2. I admit that the proposed "solution" is not a one-size-fits-all. The most productive corn land, for instance, has no hay fields or pastures except on the tiny bit of land that is too steep to cultivate. Manure should not be spread on frozen ground due to runoff concerns. Storing manure and urine results in some nitrogen being lost as gasseous ammonia. NIMBY types don't like smelling farm animals.

      Those are real problems.

      I agree that mega operations require cheap transportation. Incidentally, a growing steer eats its own weight in food about every 25 days. There is a break-even point where it makes sense to ship or walk the animal to the food rather than harvest and ship the food to the animal (and then deal with the waste afterward).

  8. ERJ - Our Friends On The River have APC 1500VA UPSes one-day sale today $149.99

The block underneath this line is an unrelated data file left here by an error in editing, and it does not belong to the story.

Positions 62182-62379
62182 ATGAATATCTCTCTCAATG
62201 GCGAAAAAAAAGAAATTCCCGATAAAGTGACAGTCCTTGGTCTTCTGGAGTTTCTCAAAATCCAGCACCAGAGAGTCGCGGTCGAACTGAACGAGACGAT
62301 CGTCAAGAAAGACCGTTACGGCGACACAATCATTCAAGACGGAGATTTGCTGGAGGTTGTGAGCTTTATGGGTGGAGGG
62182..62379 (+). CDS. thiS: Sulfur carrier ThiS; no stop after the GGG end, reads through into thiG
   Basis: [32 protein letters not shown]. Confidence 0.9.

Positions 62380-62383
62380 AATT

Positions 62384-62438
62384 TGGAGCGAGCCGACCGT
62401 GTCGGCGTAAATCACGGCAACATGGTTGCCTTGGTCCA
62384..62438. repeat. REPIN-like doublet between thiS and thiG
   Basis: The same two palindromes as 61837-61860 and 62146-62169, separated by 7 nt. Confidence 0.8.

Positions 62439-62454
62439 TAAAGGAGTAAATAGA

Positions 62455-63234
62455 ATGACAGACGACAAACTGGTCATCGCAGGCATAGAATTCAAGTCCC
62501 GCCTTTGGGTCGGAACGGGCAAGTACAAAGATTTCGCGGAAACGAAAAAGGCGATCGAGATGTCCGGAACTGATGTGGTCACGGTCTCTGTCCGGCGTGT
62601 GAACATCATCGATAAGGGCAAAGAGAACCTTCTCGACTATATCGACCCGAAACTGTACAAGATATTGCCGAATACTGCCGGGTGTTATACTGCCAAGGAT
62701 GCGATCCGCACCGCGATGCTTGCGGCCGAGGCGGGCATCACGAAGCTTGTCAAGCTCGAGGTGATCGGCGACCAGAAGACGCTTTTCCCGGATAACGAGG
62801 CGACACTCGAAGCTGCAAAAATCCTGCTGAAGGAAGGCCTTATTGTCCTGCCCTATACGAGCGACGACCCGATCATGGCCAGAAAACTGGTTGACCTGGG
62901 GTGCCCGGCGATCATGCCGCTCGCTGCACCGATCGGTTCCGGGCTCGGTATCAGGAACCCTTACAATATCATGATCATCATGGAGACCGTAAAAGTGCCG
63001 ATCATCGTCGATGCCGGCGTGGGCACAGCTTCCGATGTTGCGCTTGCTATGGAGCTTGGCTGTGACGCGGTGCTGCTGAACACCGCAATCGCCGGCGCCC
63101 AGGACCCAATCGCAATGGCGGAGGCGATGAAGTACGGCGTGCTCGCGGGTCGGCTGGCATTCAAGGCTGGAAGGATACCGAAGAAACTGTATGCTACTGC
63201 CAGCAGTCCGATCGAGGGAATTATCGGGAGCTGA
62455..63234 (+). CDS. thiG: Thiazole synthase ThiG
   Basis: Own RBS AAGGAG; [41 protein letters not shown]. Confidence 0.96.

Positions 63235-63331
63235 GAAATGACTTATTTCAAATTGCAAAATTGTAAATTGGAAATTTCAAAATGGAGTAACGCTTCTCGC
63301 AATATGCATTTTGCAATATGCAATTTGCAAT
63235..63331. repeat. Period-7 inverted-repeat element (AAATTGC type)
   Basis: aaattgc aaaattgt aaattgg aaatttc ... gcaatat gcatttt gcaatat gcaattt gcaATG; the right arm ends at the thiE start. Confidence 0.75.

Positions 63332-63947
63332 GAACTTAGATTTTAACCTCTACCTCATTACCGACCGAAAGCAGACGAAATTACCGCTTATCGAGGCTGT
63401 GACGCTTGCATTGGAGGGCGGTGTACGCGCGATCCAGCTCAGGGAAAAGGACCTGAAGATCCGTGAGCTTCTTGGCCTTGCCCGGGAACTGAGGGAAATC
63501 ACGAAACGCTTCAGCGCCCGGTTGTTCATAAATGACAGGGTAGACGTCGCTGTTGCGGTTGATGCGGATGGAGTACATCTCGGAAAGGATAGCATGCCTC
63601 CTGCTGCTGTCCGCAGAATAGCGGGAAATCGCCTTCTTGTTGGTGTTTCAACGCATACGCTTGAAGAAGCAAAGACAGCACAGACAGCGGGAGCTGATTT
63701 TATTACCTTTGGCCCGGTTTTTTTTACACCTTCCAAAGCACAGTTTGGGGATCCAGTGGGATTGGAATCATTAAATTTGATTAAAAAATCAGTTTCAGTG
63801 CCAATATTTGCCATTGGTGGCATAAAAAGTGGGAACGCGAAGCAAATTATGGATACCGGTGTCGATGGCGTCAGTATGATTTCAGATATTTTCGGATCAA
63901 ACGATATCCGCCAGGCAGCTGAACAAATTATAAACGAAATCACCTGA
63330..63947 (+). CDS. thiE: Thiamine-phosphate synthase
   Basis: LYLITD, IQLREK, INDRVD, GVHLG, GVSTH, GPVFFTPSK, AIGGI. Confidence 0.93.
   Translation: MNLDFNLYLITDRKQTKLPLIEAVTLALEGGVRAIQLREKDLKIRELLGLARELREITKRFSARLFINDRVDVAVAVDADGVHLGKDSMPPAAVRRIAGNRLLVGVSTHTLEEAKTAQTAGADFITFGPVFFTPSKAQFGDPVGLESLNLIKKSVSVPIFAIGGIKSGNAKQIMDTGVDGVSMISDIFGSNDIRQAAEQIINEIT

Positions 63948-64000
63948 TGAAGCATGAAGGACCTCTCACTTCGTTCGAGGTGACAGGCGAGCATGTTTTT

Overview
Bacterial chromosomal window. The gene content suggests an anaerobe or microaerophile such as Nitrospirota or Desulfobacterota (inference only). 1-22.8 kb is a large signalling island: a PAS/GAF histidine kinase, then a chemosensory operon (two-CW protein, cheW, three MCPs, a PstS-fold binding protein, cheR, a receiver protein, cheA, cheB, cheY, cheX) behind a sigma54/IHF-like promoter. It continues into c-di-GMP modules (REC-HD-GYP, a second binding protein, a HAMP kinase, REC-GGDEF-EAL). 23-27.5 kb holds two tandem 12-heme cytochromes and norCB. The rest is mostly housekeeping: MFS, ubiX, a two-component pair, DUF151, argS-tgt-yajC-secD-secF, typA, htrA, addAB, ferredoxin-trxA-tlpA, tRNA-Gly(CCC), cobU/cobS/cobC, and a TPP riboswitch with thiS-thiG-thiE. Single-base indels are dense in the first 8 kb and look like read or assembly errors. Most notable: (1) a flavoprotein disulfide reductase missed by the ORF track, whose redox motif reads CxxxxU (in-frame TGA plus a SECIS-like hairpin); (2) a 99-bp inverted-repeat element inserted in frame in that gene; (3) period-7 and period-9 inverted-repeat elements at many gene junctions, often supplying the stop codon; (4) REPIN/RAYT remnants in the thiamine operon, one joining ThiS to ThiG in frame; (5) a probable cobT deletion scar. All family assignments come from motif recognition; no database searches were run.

1. Do you happen to know if I can wire in a deep-cycle lead-acid battery in parallel to the internal battery? That would vastly extend the capabilities of the unit.

    2. APC (aka "Schneider Electric") makes an external battery pack for the 1500 VA Smart UPS -which slightly more then doubles the supported up-time of just the 1500 VA UPS. The battery is two modules, voltage is 24 volts, and is an 18 AH system (I also looked at their web site and there's not much more info there on it beyond what little documentation comes with it). The external pack plugs into the original 1500 VA Smart UPS to get power to keep the battery charged and deliver power to what device the original UPS supports through the same cable so...theoretically, one could add a similar- configuration 24V lead-acid battery pack to an APC Smart UPS . But, it looks like the Smart UPS has the connection for the external battery pack and the cheaper UPSes do not. I also have several of the cheaper 1500 VAC APC UPSes and they do not have such a connection.